Most military wives will- at some point- spend time living outside their military community. Whether its crashing with family during a deployment, staying in your home state while hubby does an independent assignment, or simply choosing to live farther from base in order to buy a home, many of us have had a taste of what life is like as a military wife outside of our military support system.
Three years ago when my husband got orders to San Diego, we saw it as a divine act sending us straight home. We had family in North County and also in south Orange county where we had lived before LTJG Husband joined the Navy. That’s why we ultimately chose to live nearly an hour from base during his sea tour.
Looking back, I’m still glad we made this choice because having family nearby during his deployments was such a blessing and in many ways it was a temporary relief to “escape” the military world and “play civilian” for a while. That being said, I found out a lot about life as a military wife in that time. Here are three things that I learned happen when you live outside your military community…
1. You Lose Perspective
This may come as a shock to my fellow military wives, but life as a civilian family is different. As in, way different. For instance, did you know that civilian families can make plans? Like, in advance! They have weekend time shares they visit spontaneously. The church they go to now will probably be the same one their kids will grow up in. They buy houses and do adorable, permanent things like plant trees and renovate to make things just so. They hardly hesitate to join groups and invest in friendships because they know that every new friendship might blossom into something rich and lifelong.
I love that my civilian friends have and do these things, and that for three years I got to be a small part of that. Here’s the problem though: You are not a civilian family. If your husband is in the military, good luck planning a trip in advance (I’m convinced this is why vacation insurance became a thing). If you buy a house as a military couple, you know you have to be ready to sell or rent at the drop of a hat. Your attachments are more hesitant, the reality of the temporary nature of your location mediating your desire to dig deep into friendship.
As time goes by, living without military community can cause some bitter seeds to settle, because you start to think: Everyone else around me is planting roots. They are planning! They are investing. Why do our roots have to be so shallow? It’s only natural to feel this way, but having consistent military community combats the feeling that you are the only one making these sacrifices.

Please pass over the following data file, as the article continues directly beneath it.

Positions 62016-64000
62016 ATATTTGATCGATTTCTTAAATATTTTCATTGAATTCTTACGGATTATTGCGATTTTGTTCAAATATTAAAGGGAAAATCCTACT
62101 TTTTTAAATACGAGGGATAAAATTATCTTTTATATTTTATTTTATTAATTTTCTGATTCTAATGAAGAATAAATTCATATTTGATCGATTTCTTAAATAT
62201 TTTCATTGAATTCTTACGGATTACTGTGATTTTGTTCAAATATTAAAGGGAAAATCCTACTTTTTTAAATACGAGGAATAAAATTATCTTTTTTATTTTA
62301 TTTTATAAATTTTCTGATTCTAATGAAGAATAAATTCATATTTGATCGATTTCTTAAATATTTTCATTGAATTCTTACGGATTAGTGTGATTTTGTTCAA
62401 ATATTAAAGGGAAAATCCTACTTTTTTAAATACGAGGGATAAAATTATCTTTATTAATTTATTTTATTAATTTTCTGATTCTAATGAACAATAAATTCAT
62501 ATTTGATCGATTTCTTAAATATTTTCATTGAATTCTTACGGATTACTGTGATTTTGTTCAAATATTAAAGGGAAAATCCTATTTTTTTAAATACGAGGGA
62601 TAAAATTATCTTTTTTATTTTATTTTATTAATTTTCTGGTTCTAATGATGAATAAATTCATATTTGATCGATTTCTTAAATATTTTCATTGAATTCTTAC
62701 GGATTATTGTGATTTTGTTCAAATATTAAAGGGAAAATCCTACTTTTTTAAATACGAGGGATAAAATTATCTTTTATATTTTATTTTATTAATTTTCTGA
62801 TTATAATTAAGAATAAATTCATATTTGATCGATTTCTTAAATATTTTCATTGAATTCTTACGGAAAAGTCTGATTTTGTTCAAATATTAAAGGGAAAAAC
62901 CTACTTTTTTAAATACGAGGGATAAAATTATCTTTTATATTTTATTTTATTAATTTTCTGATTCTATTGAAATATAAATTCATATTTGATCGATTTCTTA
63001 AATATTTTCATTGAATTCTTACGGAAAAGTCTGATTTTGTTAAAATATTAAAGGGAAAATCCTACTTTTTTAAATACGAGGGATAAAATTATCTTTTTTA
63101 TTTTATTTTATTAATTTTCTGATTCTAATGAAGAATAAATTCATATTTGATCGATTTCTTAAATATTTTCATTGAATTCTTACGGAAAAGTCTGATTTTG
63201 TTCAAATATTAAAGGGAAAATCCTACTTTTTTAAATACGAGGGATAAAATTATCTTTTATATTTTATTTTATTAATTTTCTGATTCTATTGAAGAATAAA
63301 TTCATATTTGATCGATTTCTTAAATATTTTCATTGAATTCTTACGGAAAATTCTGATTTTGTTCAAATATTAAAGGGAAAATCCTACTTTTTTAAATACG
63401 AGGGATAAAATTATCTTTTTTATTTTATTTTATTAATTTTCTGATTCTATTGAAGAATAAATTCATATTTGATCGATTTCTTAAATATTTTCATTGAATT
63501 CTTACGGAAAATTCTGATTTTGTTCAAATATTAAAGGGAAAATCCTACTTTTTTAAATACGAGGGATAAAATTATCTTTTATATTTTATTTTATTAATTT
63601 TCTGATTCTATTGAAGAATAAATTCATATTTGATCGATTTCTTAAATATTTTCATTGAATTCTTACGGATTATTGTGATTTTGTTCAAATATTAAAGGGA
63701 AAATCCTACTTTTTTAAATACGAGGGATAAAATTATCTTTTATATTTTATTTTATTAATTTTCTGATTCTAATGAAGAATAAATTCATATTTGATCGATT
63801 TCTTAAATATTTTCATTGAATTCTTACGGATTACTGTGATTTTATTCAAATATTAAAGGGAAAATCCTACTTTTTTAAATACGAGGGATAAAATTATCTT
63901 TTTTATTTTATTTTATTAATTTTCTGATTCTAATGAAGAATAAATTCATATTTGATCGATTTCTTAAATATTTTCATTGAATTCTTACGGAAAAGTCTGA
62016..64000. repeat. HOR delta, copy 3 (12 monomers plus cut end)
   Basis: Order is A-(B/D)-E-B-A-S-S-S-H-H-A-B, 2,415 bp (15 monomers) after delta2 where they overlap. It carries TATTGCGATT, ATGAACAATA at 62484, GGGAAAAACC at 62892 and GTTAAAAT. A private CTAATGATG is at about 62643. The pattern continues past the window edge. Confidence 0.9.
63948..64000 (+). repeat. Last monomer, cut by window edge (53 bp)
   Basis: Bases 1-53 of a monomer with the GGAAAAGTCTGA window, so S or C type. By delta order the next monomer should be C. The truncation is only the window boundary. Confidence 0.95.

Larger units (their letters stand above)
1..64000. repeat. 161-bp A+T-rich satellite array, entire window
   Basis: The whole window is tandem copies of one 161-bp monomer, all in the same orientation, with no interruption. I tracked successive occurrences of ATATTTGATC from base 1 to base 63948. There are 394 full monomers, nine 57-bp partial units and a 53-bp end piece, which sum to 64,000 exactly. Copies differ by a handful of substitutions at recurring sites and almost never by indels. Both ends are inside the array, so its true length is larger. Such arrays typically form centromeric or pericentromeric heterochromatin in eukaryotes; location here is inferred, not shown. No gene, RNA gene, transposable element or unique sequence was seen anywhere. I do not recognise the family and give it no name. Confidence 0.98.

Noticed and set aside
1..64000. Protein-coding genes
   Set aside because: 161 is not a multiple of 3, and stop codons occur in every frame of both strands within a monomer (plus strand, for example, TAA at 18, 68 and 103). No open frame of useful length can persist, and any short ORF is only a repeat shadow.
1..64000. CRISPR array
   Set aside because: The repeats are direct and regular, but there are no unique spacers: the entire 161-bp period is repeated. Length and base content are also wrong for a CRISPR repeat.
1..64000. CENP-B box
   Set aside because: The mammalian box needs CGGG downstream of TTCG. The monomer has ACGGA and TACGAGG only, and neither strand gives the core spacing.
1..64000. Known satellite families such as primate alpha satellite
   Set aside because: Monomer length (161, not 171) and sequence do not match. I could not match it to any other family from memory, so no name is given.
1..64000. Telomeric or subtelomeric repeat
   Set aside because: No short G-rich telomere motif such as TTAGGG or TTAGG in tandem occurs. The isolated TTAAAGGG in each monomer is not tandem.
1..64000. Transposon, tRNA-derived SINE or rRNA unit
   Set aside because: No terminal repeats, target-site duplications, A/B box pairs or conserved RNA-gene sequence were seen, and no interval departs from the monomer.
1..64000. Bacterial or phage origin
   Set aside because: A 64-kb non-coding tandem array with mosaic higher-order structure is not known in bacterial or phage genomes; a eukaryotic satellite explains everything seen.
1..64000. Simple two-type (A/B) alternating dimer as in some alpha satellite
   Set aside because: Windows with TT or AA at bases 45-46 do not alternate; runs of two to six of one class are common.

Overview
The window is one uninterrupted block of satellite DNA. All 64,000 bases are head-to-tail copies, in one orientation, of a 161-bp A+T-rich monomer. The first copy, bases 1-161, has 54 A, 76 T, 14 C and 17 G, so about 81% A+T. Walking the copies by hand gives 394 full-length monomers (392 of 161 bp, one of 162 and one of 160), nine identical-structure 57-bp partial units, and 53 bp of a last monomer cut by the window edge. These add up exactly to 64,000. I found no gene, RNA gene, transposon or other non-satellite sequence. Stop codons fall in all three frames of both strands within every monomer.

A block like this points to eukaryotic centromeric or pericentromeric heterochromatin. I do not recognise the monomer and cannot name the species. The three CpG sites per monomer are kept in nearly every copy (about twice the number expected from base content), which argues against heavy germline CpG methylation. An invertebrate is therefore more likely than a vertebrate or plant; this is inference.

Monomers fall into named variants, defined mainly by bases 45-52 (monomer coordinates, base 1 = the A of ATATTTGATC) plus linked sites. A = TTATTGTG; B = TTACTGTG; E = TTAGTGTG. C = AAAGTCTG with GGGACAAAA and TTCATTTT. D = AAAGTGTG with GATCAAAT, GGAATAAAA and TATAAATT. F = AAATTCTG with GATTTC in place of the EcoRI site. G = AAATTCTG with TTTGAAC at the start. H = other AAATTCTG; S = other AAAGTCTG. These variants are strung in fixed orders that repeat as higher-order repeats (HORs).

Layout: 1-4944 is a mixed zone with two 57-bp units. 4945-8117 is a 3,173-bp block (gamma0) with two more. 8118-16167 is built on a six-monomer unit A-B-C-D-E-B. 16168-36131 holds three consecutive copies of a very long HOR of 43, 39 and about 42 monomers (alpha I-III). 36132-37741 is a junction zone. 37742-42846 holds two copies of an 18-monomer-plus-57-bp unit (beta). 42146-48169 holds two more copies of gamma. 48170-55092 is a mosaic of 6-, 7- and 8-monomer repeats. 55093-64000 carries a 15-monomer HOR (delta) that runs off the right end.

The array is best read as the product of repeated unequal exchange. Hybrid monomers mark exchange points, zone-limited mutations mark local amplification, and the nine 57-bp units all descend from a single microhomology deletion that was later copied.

2. You Miss Out On Military Benefits
Living outside your military community can knock you out of the communication loop. Technically, we lived close enough to attend the events LTJG Husband’s command put on, but the reality was that we only made it to a handful of them as a couple. The long commute meant he was often attending alone while I took care of the kiddos.
On an even larger scale, moving home with family during deployments can save you a lot of money on housing, but you miss out completely on the support that things like the FRG provides and the benefits of shopping on base. Sometimes the family support is worth the trade off, but there will always be a few challenges that your civilian support system simply won’t understand.
3. You risk going at it alone
The combination of seeing all the stability that your civilian friends have and the lack of military support can cause a huge hit on your morale as a military wife. It becomes easy to shut down, to hide away all the emptiness you are fighting on a daily basis. Too often, living outside your military community means you risk going at it alone.
There were so many things I loved about living in North County, and I was blessed to be a part of a great military wives group at my church that filled in for the community I was missing near base. Without them, I would have been lost during all the times my husband was at sea and I was home alone with all the endless needs of my two littles.
These three things don’t necessarily mean that living far from your spouse’s command is always a bad thing, but in my experience they are important things to consider! Now that we are back in the military community living on Coronado island, I can’t help but smile each evening at sunset when I hear taps playing outside our window. It is just another small reminder that I am once again surrounded by people that get it.